Another day, another new high in the stock market today. However, Friday’s action felt … different. Maybe it was the way a number of high-profile stocks opened higher and turned lower. Perhaps it’s the way the SPDR S&P 500 ETF (NYSEARCA:SPY) acted tired throughout the session as bulls struggled to keep it in positive territory. Or it could just be a light-volume session amid the holidays.
The SPY has hit new all-time highs eight times in the last 11 trading sessions. Various technical indicators suggest that it’s overbought in the short term and investors are finding things to be a little frothy.
Will that lead to a pause or a pullback? Time will tell.
Movers in the Stock Market Today
Although the stock finished slightly lower on the day, Tesla (NASDAQ:TSLA) hit new all-time highs again on Friday. While the automaker confirmed that it’s taking a $1.29 billion loan from a group of Chinese banks, production of the Model 3 taking place at the Shanghai factory likely has bulls feeling more optimistic.
The first 15 units will be delivered to company employees on Monday and while Musk was hoping that Tesla would be producing 1,000 vehicles per week by year end, just having Gigafactory 3 up and running before the end of the year is impressive. Can Tesla build on its 2019 momentum in 2020?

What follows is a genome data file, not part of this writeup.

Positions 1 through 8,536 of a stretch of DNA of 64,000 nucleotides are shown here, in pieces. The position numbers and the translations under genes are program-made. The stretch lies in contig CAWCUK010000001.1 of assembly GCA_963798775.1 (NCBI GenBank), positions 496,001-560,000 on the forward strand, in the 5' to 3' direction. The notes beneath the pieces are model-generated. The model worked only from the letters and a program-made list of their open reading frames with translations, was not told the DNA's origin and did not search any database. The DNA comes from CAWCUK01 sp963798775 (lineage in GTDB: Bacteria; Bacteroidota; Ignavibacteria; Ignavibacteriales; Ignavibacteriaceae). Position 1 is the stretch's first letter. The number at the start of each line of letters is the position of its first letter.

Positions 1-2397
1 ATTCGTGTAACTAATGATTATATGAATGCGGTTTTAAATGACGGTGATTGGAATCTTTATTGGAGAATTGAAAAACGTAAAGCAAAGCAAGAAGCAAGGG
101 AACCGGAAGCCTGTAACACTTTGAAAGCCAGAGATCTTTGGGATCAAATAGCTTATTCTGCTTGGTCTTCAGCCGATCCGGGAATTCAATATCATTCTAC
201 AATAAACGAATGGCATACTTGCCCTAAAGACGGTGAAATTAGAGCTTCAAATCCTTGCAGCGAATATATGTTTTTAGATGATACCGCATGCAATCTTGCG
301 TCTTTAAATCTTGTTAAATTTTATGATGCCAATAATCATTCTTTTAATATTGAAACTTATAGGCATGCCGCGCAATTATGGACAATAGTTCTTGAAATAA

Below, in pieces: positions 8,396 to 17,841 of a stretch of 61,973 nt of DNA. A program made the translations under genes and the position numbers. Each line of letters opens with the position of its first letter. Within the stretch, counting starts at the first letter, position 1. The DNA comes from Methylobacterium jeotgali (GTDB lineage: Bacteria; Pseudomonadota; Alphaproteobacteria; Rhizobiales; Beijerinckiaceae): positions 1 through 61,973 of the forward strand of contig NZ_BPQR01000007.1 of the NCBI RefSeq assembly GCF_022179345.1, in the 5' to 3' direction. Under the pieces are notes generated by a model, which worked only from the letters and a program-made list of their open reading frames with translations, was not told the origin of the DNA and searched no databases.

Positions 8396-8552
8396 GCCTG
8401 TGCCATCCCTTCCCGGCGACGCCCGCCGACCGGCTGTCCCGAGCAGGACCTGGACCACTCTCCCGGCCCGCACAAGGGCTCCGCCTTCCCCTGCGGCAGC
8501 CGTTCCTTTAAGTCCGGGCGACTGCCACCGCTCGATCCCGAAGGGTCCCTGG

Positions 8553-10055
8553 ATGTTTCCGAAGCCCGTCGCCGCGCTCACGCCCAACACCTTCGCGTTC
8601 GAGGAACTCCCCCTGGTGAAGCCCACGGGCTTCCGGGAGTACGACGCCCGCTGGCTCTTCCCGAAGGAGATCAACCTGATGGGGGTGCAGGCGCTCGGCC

Boeing’s (NYSE:BA) CEO is out, and now one of its top lawyers is too. John Michael Luttig will retire from Boeing at the end of the year. He has served as Boeing’s general counsel since 2006 and has been handling the the 737 MAX crashes with Lion Air and Ethiopian Airlines.
While not under pressure because of KO previously, at one point it was believed that the beverage giant was looking to enter the cannabis drink market with Aurora. The company has since said that’s not the case, and just recently reiterated that it’s not looking to enter the CBD market. This stock needs a lifeline, bad.
Well, Comcast is prepping to launch its video streaming service, Peacock, in April. The acquisition of Xumo will likely serve as a way to bolster Peacock and other Comcast platforms, as it looks to compete with a growing field of other products.
That said, it’s going up against Disney’s (NYSE:DIS) Disney+ and Hulu, Netflix (NASDAQ:NFLX), Alphabet’s (NASDAQ:GOOGL, NASDAQ:GOOG) YouTube TV, Amazon (NASDAQ:AMZN) Prime and Apple’s (NASDAQ:AAPL) Apple TV+.
Good thing Comcast’s NBC owns the rights to The Office, one of the top-streaming shows on Netflix, which will come off the platform in 2020. So will Friends, as it now belongs to AT&T (NYSE:T), which will launch another streaming product next year too.